Barbara Ehrenreich on the Gods of sci-fi, William T. Vollman on John O'Hara, and more

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March 28, 2014
Dear Sorensen,

Illustration by Jonathon Rosen.

"A magazine that wishes to make its fortune should never waste its columns and weary readers by praising anything."
-Anthony Trollope, The Way We Live Now (quoted in Issue 22).

Happy Friday, Bafflers. In case you missed them on the website this past week, here are the treasures hiding in our archives that we brought out and published online for the first time:

From Issue 20, MATT HINTON's essay on scandal-plagued, money-dripping Division I athletic departments and the workers (i.e., athletes) who are disenfranchised by them felt very timely this week, as Northwestern college football players successfully lobbied for the right to unionize. HEATHER HAVRILESKY's examination of the depictions of work and money in TV shows like HBO's Girls did, too, because, Girls.


BARBARA EHRENREICH's essay from Issue 21 is also now online for the first time this week: "The Missionary Position" considers a number of science fiction renderings of the concept of God, as well as what they mean for us earthlings. In our current issue, WILLIAM T. VOLLMAN explores the narratives of failure in the novels of John O'Hara.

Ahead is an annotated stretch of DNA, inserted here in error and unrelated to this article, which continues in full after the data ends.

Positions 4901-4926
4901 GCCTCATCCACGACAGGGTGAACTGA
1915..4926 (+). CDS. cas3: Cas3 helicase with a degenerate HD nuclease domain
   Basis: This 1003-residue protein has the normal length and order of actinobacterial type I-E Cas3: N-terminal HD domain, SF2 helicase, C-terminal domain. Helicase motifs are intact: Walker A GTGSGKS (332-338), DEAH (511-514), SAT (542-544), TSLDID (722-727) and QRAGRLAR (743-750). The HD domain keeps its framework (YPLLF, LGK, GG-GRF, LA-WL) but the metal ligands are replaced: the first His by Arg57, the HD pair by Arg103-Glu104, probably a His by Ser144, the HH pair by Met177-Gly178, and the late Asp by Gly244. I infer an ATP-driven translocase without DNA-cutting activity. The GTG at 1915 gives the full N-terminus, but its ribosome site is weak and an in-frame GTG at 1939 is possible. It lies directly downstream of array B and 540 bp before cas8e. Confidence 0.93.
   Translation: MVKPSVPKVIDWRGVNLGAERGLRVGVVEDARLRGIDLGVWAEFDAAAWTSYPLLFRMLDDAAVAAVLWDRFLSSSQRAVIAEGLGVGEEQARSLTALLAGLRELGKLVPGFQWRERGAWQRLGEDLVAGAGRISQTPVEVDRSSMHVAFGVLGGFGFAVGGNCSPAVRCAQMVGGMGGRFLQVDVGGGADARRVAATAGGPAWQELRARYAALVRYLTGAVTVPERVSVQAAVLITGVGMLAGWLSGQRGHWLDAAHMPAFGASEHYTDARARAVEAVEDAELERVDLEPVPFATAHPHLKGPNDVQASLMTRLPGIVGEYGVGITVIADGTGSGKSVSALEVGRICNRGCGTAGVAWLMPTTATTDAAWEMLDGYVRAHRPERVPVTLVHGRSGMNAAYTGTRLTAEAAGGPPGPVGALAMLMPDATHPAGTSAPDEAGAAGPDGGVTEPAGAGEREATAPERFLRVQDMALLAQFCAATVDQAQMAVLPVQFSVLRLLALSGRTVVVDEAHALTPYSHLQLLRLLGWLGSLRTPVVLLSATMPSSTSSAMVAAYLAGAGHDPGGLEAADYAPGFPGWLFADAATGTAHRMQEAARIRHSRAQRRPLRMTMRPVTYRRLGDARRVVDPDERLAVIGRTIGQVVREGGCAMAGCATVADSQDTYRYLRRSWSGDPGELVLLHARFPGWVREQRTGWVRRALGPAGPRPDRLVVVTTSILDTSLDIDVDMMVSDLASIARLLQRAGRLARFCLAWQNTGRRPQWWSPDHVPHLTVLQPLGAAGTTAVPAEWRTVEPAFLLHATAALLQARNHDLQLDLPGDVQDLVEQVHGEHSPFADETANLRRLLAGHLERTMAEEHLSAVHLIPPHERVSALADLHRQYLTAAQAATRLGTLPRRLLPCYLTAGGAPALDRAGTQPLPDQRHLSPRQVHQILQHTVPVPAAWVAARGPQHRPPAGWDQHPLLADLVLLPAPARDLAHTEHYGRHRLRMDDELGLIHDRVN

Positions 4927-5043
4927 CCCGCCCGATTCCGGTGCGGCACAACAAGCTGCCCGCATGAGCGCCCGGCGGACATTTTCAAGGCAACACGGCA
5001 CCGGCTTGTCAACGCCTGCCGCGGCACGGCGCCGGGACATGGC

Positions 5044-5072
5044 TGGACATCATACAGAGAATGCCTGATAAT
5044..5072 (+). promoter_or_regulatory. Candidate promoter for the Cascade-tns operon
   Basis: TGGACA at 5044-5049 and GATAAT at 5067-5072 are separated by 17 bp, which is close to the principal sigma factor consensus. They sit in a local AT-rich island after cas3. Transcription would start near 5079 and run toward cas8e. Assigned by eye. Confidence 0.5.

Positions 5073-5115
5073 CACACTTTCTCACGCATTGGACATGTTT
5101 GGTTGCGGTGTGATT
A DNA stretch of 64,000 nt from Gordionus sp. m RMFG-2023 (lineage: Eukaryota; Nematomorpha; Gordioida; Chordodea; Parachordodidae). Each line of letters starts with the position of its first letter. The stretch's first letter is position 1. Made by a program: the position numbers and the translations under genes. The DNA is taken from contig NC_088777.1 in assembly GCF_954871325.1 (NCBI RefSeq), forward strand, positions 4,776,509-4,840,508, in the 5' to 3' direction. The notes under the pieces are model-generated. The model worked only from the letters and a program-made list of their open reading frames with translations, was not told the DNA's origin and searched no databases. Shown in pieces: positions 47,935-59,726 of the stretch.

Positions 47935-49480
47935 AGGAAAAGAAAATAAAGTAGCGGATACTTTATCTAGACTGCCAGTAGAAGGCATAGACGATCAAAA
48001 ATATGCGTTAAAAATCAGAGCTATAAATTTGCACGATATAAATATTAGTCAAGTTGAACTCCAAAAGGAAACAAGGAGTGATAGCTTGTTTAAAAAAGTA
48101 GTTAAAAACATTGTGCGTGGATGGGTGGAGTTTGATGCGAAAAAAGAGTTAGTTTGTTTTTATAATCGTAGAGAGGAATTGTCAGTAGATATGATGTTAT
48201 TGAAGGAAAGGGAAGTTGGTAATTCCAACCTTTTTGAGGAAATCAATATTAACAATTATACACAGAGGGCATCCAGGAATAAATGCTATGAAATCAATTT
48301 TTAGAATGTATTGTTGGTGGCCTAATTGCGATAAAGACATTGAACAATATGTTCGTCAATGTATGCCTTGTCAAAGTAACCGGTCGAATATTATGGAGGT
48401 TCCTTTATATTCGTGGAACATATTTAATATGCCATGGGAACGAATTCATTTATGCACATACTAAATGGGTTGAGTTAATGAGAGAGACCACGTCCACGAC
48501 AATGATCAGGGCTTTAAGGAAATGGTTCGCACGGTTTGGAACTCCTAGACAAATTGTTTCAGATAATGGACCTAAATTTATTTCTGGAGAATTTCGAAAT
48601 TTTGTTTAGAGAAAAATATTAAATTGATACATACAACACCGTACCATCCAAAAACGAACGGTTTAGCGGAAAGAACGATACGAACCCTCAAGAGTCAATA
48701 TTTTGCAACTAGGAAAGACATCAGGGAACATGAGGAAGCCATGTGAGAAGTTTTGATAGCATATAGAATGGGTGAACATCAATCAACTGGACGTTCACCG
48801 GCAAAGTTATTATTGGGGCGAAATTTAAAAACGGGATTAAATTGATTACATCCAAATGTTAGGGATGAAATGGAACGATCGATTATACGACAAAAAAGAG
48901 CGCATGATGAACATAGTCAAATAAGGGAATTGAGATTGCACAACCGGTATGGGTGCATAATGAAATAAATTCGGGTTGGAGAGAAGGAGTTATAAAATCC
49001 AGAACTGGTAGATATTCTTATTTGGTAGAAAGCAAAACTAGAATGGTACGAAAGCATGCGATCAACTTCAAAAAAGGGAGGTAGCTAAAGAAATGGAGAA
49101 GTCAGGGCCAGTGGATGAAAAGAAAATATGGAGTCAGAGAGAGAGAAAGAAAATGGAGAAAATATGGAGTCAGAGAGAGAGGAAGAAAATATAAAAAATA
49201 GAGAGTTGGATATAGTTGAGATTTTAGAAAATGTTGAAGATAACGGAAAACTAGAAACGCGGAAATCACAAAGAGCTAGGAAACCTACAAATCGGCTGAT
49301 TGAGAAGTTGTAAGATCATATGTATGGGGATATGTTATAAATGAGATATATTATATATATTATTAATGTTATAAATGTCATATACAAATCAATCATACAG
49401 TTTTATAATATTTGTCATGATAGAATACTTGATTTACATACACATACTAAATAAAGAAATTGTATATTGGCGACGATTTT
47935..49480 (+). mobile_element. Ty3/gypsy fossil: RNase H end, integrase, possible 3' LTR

This week we brought out some poems from our archives, including beauties by CATHY PARK HONG, KYLE DARGAN, andFORREST GANDER.  

We also debuted the new fiction from our current issue, "Bcc: Dridge," by PAUL MALISZEWSKI and J. WAGNER. It's a scary story about workplace surveillance, featuring recording devices and shoulder cameras; it's accompanied by a weird and wonderful original illustration by JONATHON ROSEN, pictured above. 


Over on the BLOG this week, JIM NEWELL considered the Democratic party's flip-flop on Nate Silver and the odd legal arguments involved in a (lesser-known) Obamacare battle. CHRIS BRAY skewered ill-considered columns in Bloomberg View and the Washington Post.  

Wait, there's more! KATHLEEN GEIER  discussed the criminally-underreported wage-fixing scandal in Silicon Valley, and, last but not least, debut Baffler blogger KYLE CHAYKA inspired us to reject the start-up culture's obsession with physical fitness. Sloth as a revolutionary act? Say no more, sign us up.

Have a great weekend, and feel free to say hi some time. 


We also have TOTE BAGS!   Subscribe to The Baffler using the promotional code HURRYUP and for $40, you'll receive a year's subscription to the journal that blunts the cutting edge (three issues) and one beautiful tote bag, as seen here. (Your subscription will begin with issue 25.)
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